Archive for March, 2010

“The Cove” Viewing in Idyllwild

Tuesday, March 30th, 2010




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By Marcia E. Gawecki

On Friday, March 12 at 7 p.m., there was a quiet showing of “The Cove,” this year’s winner of the Academy Award for Best Documentary, at the Green Café in Idyllwild.

In his e-mail prior to the show, Jeffrey Taylor wrote: “Director Louie Psihoyos took home this year’s Oscar for Best Documentary for his stunning heist-like story that is about half Jacques Cousteau and half James Bond. A ‘dream team” of activists venture to Japan to expose the secretive work of a small community of fishermen who slaughter dolphins so they can sell the meat nationally and abroad.

“As hard as it may be to envision, this sensitive and revealing film is both unflinching and mesmerizing in the activists attempt to get answers a la ‘Ocean’s Eleven’ means. Please don’t let the subject matter deter you from seeing this beautifully-crafted film, either tonight or at a later time.”

“I’m going to tell my friends to see this film,” said an elderly woman, one of 15 residents who attended the showing that night. “There’s only about five minutes of graphic killing that I had to turn away. But they have to see it because the message is important.”

Others in the audience included animal lovers, activists and teachers from Idyllwild Arts and Astro Camp.

“Documentaries aren’t like first-run feature films. They don’t come out in DVD right away. It might appear on TV sometime, but it’s going to be hard to rent or buy it, unfortunately,” he said.

Will Waddell liked "The Cove"

However, Taylor plans to show “The Cove” to Idyllwild Arts students following their Spring Break in early April. Betty Bailey, a film instructor, was excited about the possibility of showing “The Cove” to film students and perhaps the entire Idyllwild Arts student body. She didn’t see the film, but had heard good things about it from Will Waddell, an Idyllwild Arts teacher, who did.

For more than a decade on Friday evenings at his Green Café office, Taylor shows a variety of little-known films, including Film Noir, silents, comedies, westerns, horrors and documentaries like “The Cove.” After the Academy Awards last year, Taylor showed the ‘Best Documentary’ winner about a tightrope walker who scaled two skyscrapers.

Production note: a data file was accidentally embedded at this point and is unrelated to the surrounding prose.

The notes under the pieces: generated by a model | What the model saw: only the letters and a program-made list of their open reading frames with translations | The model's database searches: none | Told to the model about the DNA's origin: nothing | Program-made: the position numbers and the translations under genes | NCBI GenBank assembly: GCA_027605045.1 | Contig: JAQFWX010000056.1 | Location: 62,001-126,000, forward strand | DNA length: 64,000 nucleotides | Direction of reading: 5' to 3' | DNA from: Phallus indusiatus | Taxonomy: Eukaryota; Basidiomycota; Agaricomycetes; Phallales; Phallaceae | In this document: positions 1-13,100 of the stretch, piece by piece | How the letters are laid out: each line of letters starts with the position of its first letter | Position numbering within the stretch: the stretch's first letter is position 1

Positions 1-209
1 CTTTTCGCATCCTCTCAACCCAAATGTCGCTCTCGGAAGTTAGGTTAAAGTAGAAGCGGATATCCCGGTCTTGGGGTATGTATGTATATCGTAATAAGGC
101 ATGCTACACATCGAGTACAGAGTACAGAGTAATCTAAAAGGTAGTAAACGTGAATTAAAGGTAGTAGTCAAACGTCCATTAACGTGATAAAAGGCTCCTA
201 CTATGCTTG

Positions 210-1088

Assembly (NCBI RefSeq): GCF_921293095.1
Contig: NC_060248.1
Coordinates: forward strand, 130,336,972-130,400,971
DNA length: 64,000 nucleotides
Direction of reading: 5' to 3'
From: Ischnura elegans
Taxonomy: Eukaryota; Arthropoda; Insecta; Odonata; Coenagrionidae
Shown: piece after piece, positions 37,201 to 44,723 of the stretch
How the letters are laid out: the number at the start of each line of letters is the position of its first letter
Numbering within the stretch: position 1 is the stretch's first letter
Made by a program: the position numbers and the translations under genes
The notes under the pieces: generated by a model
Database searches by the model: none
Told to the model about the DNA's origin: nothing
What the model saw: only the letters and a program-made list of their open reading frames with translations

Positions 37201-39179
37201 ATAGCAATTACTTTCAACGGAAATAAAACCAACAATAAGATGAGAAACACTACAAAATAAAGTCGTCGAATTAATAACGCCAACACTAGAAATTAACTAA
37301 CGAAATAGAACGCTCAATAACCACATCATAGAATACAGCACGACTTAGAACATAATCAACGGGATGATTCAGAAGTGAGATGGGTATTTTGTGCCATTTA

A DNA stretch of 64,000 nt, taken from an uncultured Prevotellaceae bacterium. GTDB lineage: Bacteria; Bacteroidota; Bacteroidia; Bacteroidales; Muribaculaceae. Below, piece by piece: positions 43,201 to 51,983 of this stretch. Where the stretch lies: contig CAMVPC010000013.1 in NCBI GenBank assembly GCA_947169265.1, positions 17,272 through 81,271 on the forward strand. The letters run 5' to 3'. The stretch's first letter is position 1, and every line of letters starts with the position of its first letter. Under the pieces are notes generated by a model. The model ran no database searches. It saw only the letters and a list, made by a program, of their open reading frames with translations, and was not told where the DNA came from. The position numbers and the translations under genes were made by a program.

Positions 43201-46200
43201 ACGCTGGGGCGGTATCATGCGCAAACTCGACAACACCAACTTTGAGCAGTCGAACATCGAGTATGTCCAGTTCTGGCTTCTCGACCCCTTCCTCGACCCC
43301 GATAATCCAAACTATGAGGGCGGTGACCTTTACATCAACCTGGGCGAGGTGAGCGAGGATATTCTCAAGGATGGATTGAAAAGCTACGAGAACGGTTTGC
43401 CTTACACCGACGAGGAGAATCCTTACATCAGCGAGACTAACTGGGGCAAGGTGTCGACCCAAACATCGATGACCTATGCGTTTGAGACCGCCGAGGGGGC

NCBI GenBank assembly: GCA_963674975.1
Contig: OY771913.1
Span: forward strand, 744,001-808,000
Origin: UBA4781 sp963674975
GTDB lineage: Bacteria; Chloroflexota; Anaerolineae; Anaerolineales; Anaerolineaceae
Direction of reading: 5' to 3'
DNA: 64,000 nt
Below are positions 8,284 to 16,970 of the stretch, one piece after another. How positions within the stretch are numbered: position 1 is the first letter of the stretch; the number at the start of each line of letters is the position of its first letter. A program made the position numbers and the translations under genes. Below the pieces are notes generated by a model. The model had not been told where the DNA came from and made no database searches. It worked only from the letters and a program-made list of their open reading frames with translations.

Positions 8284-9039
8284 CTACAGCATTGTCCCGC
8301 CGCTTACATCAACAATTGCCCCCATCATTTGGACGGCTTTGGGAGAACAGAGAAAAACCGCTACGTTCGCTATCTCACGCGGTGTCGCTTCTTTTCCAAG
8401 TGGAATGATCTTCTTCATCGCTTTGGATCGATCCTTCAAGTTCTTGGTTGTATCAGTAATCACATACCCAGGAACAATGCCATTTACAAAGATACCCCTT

“I didn’t expect anyone to show up,” Taylor admitted. “But I thought the message was important. They’re killing mammals unnecessarily.”

Those who braved the movie showing said they were surprised that it was less about a brutal portrayal of the killings, and more of a message about how it all started and what one talented filmmaker and activist did to get the message out.

Richard O’Barry, who rose to popularity with “Flipper,” the popular film about a bottle-nosed dolphin in the 1960s, said that he became an activist when “Cathy,” one of the dolphins from the show, committed suicide right in front of his eyes.

Committed suicide? How is that possible? In the movie, O’Barry said that dolphins are intelligent mammals, like us (but with bigger brains), and each breath has to be taken willingly. He thought that Cathy must’ve been depressed about being held in captivity, and killed herself by not breathing.

“She took her last breath and fell to the bottom of the pool,” O’Barry said in the film. “And a week later, I was sitting in jail after cutting dolphins loose.”

O’Barry collaborated with Psihoyos in creating “The Cove,” to get the word out of the massive dolphin slayings that are held each year from September to March in Japan. In a small cove in Taiji, fishermen herd dolphins in from the sea by forming a line of boats and making noises with metal poles. The process is known as “oikomi.”

“Dolphins are keenly sensitive to noise,” O’Barry said in the movie. “They are afraid of the noise and swim to the cove to get away from it. There, they are herded into nets and the bottle nosed dolphins like the ones in “Flipper” are sent to marine parks like “Sea World,” while the other dolphins are brutally slaughtered.